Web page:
The sealed indictments, revealed last week in a lawsuit filed by long-time DEA informant Carlos Toro, target Walter Álvarez, a top Bolivian air force official; the late Raul García, father of Vice President Álvaro García Linera; Faustino Giménez, an Argentine citizen and Bolivian resident who is said to be close to the vice president; and Katy Alcoreza, described as an intelligence agent for Morales. Toro said in the court document that he played an integral role in securing the indictments as part of the DEA's undercover investigation into the alleged Bolivian cocaine trafficking ring, which the agency ran out of its office in Asuncion, Paraguay.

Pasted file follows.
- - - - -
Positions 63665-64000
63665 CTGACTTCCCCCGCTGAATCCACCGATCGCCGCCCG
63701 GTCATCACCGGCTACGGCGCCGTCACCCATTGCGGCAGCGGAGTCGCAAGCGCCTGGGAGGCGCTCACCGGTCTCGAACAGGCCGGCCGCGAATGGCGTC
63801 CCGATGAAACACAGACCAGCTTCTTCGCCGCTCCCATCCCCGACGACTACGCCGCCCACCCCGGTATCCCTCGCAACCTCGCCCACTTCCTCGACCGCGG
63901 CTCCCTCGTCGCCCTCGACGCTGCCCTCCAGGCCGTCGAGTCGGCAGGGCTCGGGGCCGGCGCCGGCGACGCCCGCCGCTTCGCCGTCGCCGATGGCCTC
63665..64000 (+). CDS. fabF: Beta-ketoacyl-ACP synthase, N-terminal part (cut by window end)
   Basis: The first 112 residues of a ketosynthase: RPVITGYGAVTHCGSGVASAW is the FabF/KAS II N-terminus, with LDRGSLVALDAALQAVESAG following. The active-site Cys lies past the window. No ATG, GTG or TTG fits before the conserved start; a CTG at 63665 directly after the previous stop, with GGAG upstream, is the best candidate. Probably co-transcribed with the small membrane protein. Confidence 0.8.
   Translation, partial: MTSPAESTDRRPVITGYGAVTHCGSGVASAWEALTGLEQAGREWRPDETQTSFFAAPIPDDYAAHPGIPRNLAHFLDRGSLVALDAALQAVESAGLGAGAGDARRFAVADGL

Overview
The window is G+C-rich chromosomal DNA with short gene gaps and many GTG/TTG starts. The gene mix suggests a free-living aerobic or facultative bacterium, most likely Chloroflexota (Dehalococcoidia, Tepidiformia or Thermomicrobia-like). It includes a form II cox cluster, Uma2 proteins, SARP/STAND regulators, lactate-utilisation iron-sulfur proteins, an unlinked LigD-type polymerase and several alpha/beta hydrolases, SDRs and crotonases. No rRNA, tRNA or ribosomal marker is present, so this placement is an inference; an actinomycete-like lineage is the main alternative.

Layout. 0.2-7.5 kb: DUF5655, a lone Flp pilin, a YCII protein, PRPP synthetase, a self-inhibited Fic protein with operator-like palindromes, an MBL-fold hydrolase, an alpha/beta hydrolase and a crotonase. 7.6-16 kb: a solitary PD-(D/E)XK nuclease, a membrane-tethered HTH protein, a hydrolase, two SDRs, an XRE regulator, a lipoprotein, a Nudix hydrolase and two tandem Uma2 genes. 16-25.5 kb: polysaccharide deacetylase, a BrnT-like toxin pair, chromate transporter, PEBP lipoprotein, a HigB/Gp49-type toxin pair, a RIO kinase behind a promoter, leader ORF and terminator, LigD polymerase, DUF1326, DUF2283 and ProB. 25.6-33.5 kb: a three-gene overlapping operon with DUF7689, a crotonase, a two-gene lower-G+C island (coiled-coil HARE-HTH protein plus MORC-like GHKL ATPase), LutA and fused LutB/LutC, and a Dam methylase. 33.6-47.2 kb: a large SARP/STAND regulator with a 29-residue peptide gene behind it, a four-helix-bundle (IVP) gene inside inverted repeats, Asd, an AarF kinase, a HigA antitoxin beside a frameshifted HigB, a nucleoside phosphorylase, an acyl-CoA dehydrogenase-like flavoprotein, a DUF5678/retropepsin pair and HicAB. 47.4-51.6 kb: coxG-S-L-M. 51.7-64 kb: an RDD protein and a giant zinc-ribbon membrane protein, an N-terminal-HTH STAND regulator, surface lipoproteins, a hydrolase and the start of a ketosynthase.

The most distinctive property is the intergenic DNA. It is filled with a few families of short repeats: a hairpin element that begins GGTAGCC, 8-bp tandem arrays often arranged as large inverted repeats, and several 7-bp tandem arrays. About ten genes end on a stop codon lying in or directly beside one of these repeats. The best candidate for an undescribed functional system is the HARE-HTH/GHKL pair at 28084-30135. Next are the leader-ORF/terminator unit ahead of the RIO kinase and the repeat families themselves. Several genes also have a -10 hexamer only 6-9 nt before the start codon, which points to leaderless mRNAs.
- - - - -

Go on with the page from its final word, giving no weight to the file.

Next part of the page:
The U.S. government and the DEA made no secret of their displeasure when their longtime nemesis, Morales, was elected. “If radicals continue to hijack the indigenous movement, we could find ourselves faced with a narcostate that supports the uncontrolled cultivation of coca," General James T. Hill, a U.S. army commander with the Southern Command, told the House Armed Services Committee in March 2004, referring to Morales' movement.

"I don't think there's an attractive or viable future by becoming a narcostate," John Walters, then the Bush administration's drug czar, told The New York Times the next year, when it appeared Morales was on his way to victory.